In terms of asset classes, equities dominate the realm of environmental, social, and governance (ESG) exchange traded funds. However, bonds are an increasingly prominent part of the ESG ETF space.
It’s a good thing, too. With many global investors, including governments and institutional market participants, prioritizing ESG, non-ESG bonds risk being left to a smaller pool of potential buyers. That could also be a sign that ETFs such as the Calvert Ultra-Short Investment Grade ETF (NYSE Arca: CVSB) are at the right place at the right time.
Take the case of the German state of Baden-Württemberg. The region has $18 billion in investable assets. Due to the lack of ESG credibility associated with U.S. government debt, Baden-Württemberg will no longer invest in those bonds.
“The practical investment implications of the law are limited when it comes to US Treasuries, because the German state’s holdings weren’t significant to start with. In fact, German holdings of US Treasuries overall account for a tiny fraction of the market, or just $85 billion of the $24 trillion in outstanding debt, according to the latest data. And there’s little to indicate that investors’ ESG considerations in general have left any kind of dent on the US Treasury market,” reported Greg Ritchie for Bloomberg.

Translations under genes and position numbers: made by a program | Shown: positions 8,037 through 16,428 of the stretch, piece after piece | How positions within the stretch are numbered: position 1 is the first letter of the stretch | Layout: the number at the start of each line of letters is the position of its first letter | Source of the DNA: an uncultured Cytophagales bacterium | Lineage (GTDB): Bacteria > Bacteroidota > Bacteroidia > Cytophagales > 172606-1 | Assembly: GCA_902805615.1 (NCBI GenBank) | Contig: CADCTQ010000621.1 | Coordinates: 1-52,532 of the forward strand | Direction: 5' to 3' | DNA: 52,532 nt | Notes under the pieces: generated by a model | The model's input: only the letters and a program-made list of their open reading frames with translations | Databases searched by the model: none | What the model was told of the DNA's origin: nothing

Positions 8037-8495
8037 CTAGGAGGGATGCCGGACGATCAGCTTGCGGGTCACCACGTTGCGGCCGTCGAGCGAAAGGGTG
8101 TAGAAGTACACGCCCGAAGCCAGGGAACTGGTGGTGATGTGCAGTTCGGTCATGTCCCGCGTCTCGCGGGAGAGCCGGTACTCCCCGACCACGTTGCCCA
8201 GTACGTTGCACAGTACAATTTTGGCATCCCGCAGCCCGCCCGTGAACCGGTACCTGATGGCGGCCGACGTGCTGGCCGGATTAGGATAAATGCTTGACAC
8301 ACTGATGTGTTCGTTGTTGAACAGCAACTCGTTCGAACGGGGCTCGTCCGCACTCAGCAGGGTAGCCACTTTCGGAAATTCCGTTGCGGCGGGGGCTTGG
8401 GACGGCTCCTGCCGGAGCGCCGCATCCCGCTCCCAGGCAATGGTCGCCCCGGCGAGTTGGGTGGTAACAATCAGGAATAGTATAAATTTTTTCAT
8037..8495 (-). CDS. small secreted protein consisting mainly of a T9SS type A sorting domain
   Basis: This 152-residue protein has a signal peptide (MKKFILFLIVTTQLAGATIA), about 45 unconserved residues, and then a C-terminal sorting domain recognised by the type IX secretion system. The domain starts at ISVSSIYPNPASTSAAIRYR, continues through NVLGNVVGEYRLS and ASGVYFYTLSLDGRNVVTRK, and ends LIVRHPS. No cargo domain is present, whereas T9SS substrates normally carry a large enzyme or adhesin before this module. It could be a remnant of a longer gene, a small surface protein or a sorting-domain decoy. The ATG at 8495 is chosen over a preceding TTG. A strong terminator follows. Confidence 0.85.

CVSB Relevance on the Rise
Indeed, $85 billion in the grand scheme of the mammoth U.S. debt isn’t a significant amount. However, many of the outstanding Treasuries are held by foreign governments and institutions. As those entities prioritize ESG and bonds, Treasuries could be vulnerable unless the ESG proposition is enhanced.
For its part, CVSB features modest exposure to Treasuries, but investment-grade credit represents the bulk of its lineup. That trait could be ESG-supportive over time. At the very least, CVSB doesn’t subject investors to elevated credit risk. Nearly 65% of its holdings are rated A, AA, or AAA.
Alone, that’s attractive, and that impressive credit quality highlights the efficacy of marrying bonds with ESG principles. However, those benefits do not mean that investors sacrifice income when embracing the Calvert ETF.
As of the end of the first quarter, CVSB’s 30-day SEC yield was 6.22% — well in excess of the widely followed Bloomberg U.S. Aggregate Bond Index, the Bloomberg 30-Day U.S. Commercial Paper Index, and the Bloomberg 1-3 Year U.S. Government/ Credit Index. That’s an attractive yield, particularly when considering that CVSB’s duration is just 0.65 years.
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